Category Archives: Redistricting

Texas Maps Tossed

For the better part of this year, the Texas congressional and legislative maps have been before the United States Court of Appeals for the District of Columbia Circuit. The state submitted their proposed district lines to this body for pre-clearance purposes, in compliance with the Voting Rights Act, instead of the Obama Department of Justice.

Clearly Attorney General Greg Abbott and the Texas Republican legal brain trust felt their approval chances were better going this route than the traditional one – the DoJ. It turns out they were wrong. The Court, yesterday, rejected all of their submissions: congressional, state Senate, and state House. Abbott said Texas will immediately appeal the ruling to the Supreme Court, so the interim maps, ironically drawn by a different federal panel, will hold for the 2012 general elections.

The DC high court ruled that the state eroded the Latino community’s “clout” and took the “economic guts” from the African-American districts. The decision was broader than many believed would be the case, particularly because the San Antonio federal three-judge panel had already drawn interim maps based upon US Supreme Court direction as it pertained to legislative intent. The main areas of concern are the Dallas-Ft. Worth area, particularly as it relates to new District 33 (open seat), which stretches between the two major cities, the Austin-San Antonio corridor, and District 23 (Rep. Quico Canseco) that stretches from San Antonio to El Paso. But, if the African-American districts are also affected, then Houston could come into play, as well.

This ruling suggests major changes will come next year, as Texas redistricting will apparently, once again, begin anew.

Arizona’s Primary: A Look at A Hotly Contested State

Arizona voters go to the polls tomorrow to choose Senatorial and US House nominees in a myriad of places.

Looking at the Senate, Rep. Jeff Flake (R-AZ-6) has enjoyed the inside track for both the primary and general elections since Sen. Jon Kyl (R) announced his retirement. Businessman Wil Cardon appeared to be mounting a serious early challenge but has curiously lessened his activity level as the election draws near, clearly a sign he has lost optimism about his chances of pushing past Flake to capture the Republican nomination. For the Democrats, former surgeon general Richard Carmona’s primary victory has long been a foregone conclusion. Assuming it’s Flake vs. Carmona after tomorrow, the Republican would begin the official general election campaign as the favorite.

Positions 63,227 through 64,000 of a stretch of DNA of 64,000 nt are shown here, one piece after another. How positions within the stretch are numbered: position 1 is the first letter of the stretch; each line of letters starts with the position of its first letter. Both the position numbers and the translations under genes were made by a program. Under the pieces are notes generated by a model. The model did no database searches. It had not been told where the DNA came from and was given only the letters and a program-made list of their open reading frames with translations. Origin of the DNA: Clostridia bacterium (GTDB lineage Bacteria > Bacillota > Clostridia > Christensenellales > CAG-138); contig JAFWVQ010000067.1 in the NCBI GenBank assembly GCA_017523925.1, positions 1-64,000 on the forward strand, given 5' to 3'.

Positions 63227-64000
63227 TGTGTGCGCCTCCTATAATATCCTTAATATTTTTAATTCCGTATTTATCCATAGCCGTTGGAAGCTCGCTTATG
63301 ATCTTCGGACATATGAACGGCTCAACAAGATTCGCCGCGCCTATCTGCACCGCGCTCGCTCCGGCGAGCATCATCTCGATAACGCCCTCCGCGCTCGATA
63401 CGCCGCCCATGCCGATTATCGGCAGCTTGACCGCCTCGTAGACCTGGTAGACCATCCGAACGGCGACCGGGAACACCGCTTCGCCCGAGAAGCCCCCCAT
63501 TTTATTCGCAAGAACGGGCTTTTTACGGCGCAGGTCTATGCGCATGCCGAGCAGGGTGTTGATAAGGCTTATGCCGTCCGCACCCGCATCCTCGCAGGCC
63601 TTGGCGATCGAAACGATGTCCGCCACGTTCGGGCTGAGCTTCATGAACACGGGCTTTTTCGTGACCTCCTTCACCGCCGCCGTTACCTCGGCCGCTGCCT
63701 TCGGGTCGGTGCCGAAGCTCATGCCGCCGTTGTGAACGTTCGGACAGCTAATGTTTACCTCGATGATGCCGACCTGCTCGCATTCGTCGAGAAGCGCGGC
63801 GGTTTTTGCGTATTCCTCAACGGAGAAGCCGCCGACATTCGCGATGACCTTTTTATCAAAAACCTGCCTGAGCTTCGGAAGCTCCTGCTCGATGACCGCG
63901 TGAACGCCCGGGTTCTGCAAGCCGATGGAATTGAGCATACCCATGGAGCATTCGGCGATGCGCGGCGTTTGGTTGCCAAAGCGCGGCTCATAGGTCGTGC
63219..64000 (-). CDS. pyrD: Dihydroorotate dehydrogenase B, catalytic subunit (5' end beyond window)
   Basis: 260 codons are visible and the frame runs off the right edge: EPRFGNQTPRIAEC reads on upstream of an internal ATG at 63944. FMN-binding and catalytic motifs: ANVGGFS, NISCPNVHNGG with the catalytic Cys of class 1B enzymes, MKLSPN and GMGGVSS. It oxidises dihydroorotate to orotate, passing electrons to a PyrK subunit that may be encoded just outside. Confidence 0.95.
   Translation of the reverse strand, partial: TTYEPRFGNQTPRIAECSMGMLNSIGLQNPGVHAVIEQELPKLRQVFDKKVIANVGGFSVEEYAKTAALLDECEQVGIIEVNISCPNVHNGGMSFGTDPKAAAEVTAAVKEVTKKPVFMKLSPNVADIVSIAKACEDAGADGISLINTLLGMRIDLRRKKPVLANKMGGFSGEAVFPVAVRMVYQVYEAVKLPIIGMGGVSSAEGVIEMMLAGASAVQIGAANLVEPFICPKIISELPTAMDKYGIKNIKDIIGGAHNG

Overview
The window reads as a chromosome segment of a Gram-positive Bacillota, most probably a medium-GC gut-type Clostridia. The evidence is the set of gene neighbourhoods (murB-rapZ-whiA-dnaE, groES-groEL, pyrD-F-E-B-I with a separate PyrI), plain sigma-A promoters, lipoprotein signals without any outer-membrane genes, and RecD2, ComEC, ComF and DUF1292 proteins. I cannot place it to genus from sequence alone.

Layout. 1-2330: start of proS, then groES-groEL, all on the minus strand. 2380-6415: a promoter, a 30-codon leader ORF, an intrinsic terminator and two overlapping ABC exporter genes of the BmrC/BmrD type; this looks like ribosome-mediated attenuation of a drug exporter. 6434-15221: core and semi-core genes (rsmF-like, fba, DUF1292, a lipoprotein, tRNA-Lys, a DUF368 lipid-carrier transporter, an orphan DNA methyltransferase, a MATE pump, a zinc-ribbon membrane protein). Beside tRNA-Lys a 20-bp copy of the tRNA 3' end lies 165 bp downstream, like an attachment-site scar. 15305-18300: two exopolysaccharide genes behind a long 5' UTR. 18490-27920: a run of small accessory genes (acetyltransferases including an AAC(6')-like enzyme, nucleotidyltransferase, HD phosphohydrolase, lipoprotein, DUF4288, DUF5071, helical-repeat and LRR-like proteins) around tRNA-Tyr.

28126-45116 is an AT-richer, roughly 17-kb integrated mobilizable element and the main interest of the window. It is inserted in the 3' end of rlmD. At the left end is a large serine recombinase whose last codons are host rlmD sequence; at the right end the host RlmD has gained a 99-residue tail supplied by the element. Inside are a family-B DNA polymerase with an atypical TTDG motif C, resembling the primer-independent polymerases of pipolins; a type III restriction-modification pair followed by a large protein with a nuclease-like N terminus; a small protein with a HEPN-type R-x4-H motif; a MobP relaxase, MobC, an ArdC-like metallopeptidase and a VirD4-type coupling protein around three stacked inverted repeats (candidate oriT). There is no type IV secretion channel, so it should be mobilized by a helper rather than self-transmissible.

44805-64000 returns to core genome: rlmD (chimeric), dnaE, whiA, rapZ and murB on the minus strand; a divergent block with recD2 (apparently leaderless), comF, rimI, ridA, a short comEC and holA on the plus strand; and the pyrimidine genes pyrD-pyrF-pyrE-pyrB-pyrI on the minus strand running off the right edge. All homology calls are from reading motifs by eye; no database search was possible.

The state gained a congressional seat in reapportionment and the Arizona Independent Redistricting Commission used it to shape a much different state map for the next 10 years. The Democrats should benefit the most from the plan, but more so beyond 2012 considering the changing demographics as the ensuing decade unfolds. For this election cycle several of the districts are highly competitive, making Arizona one of the most hotly contested of all states.

In the expansive 1st District that encompasses most of the northern and eastern geography, former representative Ann Kirkpatrick (D), who held a similar district for one term until freshman Rep. Paul Gosar (R) unseated her two years ago, is mounting her political comeback and will easily win the Democratic nomination tomorrow. She will likely face former state senator Jonathan Paton (R) in the general election. On paper, this seat could go either way but it seems to have more Democratic tendencies. Such was clearly Gosar’s thought pattern, thus explaining his departure to the 4th District and eschewing re-election in the new AZ-1 even though he currently represents 75 percent of its constituents.

In the new 2nd District, formerly numbered 8 in Arizona’s southeastern corner around the city of Tucson, newly elected Rep. Ron Barber (D) is running for a full term. He won the right to replace his former boss, ex-representative Gabrielle Giffords (D) who resigned the seat earlier this year to concentrate on her physical recovery from the tragic shooting that also wounded Barber. The new congressman will undoubtedly face Gulf War veteran Martha McSally who placed second to former GOP nominee Jesse Kelly in the 2012 special election. Kelly lost to Giffords by two points in 2010. A new poll shows Barber ahead of McSally by only five points, but he is the clear favorite in the general election race, nonetheless. Expect new Democratic polling numbers to soon show him pulling away.

In the new western state 4th District, the safest Republican seat in Arizona, the aforementioned Rep. Gosar seeks his second term in office. However, former state senator Ron Gould is attracting major support from conservative and Tea Party organizations to the tune of over $750,000 in uncoordinated independent expenditures; he will provide the congressman’s principal primary opposition. The winner of tomorrow’s contest takes the seat in November.

Turning to the Phoenix suburban 5th District, former representative Matt Salmon (R-AZ-1) and ex-state House speaker Kirk Adams vie for the Republican nomination in what has been a spirited and relatively expensive campaign. Similar to the situation in District 4, the winner of tomorrow’s Republican race will win the general election. In this case, the eventual GOP nominee replaces Rep. Jeff Flake who vacated the seat to run for the Senate.

The big shoot-out is in the Scottsdale-based District 6, where an incumbent Republican pairing battle will conclude between freshman Reps. Ben Quayle (R-AZ-3) and David Schweikert (R-AZ-5). Quayle represents two-thirds of the current constituency as compared to his colleague’s one-third. He has raised over $2 million to Schweikert’s $1.5 million. Either man can win. Each says he is more conservative than his opponent. Both claim the other should be running in the new marginal 9th District; one of them will prove to be right. The winner keeps the safe Republican seat for the rest of the decade; the loser will be out of politics at least for the short-term.